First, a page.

- The Washington Times - Friday, May 31, 2002

The Justice Department yesterday gave the FBI expanded authority to monitor terrorism, including the ability to search Internet sites and to target any public place or event religious and political gatherings among them in the hunt for terrorist suspects.
Attorney General John Ashcroft defended the assumption of vast new powers, calling it a move to change the FBI from "reactive to proactive." The guidelines allow agents to pursue leads in terrorist investigations without evidence of a specific crime and without having to get approval from FBI headquarters.
"Today, I am announcing comprehensive revisions to the department's investigative guidelines," Mr. Ashcroft said during a Justice Department press conference. "The guidelines emphasize that the FBI must not be deprived of using all lawful, authorized methods in investigations, consistent with the Constitution to pursue and prevent terrorist actions."
The attorney general, countering criticism yesterday about the new guidelines from civil rights groups and in response to a question about "domestic spying" by the FBI, insisted the guidelines would be used only for "detecting and preventing terrorism."
The FBI will not be allowed to build files on individuals or organizations, he said.
Mr. Ashcroft said searches and seizures of information or documents still must be conducted under the authority of a warrant signed by a judge and that no information obtained from any visit to a public place or event can be retained unless it relates to potential criminal or terrorist activity.
"The abuses that have been alleged about the FBI decades ago would not be allowed," he said, referring to the widespread FBI gathering of information on prominent people and political groups through the 1970s. Mr. Ashcroft said the guidelines provide limitations and guidance "over and above all requirements and safeguards imposed by the Constitution." He said they conform with federal law.
The new guidelines were challenged by the American Civil Liberties Union, which said they could result in a loosening of restrictions on domestic spying and a renewal of the abuses of the past. The guidelines also were criticized by the Center for Constitutional Rights, which said history had shown that the "FBI won't stop at passive information gathering."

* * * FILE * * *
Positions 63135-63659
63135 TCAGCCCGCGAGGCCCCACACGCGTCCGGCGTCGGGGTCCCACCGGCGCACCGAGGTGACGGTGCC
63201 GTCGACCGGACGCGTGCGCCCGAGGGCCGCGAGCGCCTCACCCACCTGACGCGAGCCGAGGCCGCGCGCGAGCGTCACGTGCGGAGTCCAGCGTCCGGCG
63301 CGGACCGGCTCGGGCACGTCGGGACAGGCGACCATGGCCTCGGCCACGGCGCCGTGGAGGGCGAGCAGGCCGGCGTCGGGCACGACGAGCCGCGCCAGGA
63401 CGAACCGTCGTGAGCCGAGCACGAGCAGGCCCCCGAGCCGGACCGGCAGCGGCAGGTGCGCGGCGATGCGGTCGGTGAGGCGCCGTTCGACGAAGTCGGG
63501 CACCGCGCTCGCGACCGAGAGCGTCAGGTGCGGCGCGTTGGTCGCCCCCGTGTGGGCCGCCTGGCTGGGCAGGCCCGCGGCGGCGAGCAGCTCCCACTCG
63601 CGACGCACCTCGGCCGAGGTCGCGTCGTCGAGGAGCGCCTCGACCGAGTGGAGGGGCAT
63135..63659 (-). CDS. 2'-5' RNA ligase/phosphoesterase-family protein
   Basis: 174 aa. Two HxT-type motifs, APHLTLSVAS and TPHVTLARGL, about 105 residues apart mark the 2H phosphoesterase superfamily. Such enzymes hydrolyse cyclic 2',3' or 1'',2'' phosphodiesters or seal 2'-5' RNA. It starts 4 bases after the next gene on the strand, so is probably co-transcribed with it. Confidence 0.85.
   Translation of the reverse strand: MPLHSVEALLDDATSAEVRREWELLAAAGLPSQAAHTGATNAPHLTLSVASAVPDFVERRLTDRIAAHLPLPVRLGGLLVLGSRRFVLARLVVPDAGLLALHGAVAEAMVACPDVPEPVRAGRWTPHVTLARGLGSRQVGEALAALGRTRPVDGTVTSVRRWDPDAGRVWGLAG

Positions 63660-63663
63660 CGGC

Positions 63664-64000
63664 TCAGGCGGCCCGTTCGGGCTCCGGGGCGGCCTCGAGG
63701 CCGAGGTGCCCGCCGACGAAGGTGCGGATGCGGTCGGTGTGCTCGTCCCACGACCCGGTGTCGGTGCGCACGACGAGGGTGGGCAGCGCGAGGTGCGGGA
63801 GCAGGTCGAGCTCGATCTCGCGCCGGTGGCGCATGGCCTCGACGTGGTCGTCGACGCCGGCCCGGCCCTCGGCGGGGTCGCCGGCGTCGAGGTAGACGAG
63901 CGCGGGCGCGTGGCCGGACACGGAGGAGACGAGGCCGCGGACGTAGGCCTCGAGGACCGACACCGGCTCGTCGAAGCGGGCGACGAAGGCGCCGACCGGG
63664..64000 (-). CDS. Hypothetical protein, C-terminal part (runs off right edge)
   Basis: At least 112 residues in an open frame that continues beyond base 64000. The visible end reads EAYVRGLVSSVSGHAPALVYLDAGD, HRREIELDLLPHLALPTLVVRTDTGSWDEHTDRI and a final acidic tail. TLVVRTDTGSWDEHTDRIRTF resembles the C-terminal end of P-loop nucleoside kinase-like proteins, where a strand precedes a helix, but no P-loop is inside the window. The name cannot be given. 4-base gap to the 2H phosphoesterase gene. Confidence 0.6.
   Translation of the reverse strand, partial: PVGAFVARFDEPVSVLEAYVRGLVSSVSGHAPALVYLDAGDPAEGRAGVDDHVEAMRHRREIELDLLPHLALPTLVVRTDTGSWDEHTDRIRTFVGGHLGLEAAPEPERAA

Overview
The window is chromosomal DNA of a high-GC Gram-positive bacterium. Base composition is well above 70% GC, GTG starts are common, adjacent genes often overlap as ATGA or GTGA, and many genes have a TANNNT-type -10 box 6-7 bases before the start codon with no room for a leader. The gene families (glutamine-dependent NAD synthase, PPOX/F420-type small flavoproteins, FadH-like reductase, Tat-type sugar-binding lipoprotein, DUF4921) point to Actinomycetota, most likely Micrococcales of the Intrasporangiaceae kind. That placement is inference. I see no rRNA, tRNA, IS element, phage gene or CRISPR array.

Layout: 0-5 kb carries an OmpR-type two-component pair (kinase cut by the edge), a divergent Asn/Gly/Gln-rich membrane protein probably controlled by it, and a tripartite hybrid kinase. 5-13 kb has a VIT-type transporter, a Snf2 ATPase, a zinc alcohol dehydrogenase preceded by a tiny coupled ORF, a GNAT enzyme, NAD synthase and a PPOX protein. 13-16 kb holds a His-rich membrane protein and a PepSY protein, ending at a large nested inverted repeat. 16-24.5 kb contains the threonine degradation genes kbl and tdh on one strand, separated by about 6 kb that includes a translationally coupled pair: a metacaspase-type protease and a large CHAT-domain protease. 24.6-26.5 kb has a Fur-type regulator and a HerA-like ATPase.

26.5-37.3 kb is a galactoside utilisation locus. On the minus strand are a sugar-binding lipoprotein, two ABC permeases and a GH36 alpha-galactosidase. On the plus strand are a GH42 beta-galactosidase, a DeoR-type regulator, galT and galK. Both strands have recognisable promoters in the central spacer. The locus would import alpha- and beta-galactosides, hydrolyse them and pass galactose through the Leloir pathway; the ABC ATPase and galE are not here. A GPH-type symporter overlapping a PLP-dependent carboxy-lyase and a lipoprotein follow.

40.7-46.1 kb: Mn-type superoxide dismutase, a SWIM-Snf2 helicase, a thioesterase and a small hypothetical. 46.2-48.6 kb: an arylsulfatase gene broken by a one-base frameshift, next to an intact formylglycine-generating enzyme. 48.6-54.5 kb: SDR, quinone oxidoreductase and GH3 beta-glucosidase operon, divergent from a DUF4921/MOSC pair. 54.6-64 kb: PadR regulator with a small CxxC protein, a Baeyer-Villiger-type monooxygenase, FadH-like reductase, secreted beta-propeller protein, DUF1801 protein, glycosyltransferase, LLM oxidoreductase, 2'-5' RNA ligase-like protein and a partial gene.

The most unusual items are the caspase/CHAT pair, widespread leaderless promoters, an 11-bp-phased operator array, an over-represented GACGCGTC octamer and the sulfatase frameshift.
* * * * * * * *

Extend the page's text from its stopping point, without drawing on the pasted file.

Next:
Laura W. Murphy, director of the ACLU's Washington office, also charged that the government was "rewarding failure," saying the administration's response to apparent FBI intelligence failures before September 11 was to "give itself new powers rather than seriously investigating why the failures occurred."
Jason Erb, governmental affairs director for the Council on American-Islamic Relations, questioned whether the openness of mosques and other holy places should be "abused by using tactics of deception to spy on a religious minority engaged in lawful activities."
A senior Justice Department official added that the guidelines allow the FBI to do "what any other law-enforcement organization, or in fact any public citizen, can do go online, go to public places or events and see what's going on."
Mr. Ashcroft said FBI field agents have been frustrated in the search for terrorist suspects because of internal restrictions that hamper their ability to conduct investigations. He said the old guidelines contributed to that frustration, barring agents "from taking the initiative to detect and prevent future terrorist acts."
He said the old guidelines created restrictions that resulted in a "competitive advantage for terrorists" who use sophisticated techniques and modern computer systems to compile information for "targeting and attacking innocent Americans."
Mr. Ashcroft said the guidelines outline four "overriding principles":
The war against terrorism is the central mission and highest priority of the FBI, and the bureau "must not be deprived of using all lawful, authorized methods in investigations to pursue and prevent terrorist actions."
Terrorism prevention is the key objective under the revised guidelines, and the Justice Department will intervene early and investigate aggressively, not waiting to "sift through the rubble following a terrorist attack."
Unnecessary procedural red tape must not interfere with detecting, investigating and preventing terrorist activities, and agents in charge of FBI field offices will have the authority to approve and renew terrorism probes rather than waiting for approval from Washington.
The FBI must draw proactively on all lawful sources of information to identify terrorist threats and activities, and agents cannot be kept from obtaining public information that "everyone else is free to see."
FBI Director Robert S. Mueller III, criticized by Congress for the bureau's failure to respond to indications of terrorism before September 11, said the new guidelines were necessary to combat terrorism.
President Bush endorsed the new guidelines and a wide-ranging FBI reorganization announced Wednesday. He said the administration will "honor our Constitution and respect the freedoms that we hold so dear," adding that the new guidelines seek to make sure "we do everything we can to prevent a further attack, to protect America."

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